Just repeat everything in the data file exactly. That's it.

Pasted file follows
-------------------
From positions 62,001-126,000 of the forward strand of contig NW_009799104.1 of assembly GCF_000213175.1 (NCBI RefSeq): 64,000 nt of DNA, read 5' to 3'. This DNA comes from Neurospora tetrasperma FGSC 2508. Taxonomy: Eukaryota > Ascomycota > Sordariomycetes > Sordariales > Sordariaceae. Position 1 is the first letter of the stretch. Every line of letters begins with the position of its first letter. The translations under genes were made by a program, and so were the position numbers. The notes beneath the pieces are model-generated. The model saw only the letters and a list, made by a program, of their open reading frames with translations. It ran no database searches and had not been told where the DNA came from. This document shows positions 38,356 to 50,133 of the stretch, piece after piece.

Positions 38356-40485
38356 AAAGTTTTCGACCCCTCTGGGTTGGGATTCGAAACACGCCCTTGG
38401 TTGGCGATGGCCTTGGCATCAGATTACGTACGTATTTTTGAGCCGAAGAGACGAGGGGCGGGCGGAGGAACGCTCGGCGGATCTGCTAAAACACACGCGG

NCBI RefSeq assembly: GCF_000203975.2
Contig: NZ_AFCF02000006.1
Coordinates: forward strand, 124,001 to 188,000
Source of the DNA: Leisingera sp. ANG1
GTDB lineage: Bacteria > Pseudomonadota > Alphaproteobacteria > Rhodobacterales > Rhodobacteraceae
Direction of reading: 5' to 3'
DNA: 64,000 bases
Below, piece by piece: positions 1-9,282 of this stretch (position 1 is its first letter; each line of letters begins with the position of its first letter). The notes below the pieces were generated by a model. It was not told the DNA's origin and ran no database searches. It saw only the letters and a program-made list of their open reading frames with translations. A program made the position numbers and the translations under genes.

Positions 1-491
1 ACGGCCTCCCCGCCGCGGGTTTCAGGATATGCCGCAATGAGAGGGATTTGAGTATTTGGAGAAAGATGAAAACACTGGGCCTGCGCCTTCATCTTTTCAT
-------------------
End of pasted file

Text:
From positions 62,001-126,000 of the forward strand of contig NW_009799104.1 of assembly GCF_000213175.1 (NCBI RefSeq): 64,000 nt of DNA, read 5' to 3'. This DNA comes from Neurospora tetrasperma FGSC 2508. Taxonomy: Eukaryota > Ascomycota > Sordariomycetes > Sordariales > Sordariaceae. Position 1 is the first letter of the stretch. Every line of letters begins with the position of its first letter. The translations under genes were made by a program, and so were the position numbers. The notes beneath the pieces are model-generated. The model saw only the letters and a list, made by a program, of their open reading frames with translations. It ran no database searches and had not been told where the DNA came from. This document shows positions 38,356 to 50,133 of the stretch, piece after piece.

Positions 38356-40485
38356 AAAGTTTTCGACCCCTCTGGGTTGGGATTCGAAACACGCCCTTGG
38401 TTGGCGATGGCCTTGGCATCAGATTACGTACGTATTTTTGAGCCGAAGAGACGAGGGGCGGGCGGAGGAACGCTCGGCGGATCTGCTAAAACACACGCGG

NCBI RefSeq assembly: GCF_000203975.2
Contig: NZ_AFCF02000006.1
Coordinates: forward strand, 124,001 to 188,000
Source of the DNA: Leisingera sp. ANG1
GTDB lineage: Bacteria > Pseudomonadota > Alphaproteobacteria > Rhodobacterales > Rhodobacteraceae
Direction of reading: 5' to 3'
DNA: 64,000 bases
Below, piece by piece: positions 1-9,282 of this stretch (position 1 is its first letter; each line of letters begins with the position of its first letter). The notes below the pieces were generated by a model. It was not told the DNA's origin and ran no database searches. It saw only the letters and a program-made list of their open reading frames with translations. A program made the position numbers and the translations under genes.

Positions 1-491
1 ACGGCCTCCCCGCCGCGGGTTTCAGGATATGCCGCAATGAGAGGGATTTGAGTATTTGGAGAAAGATGAAAACACTGGGCCTGCGCCTTCATCTTTTCAT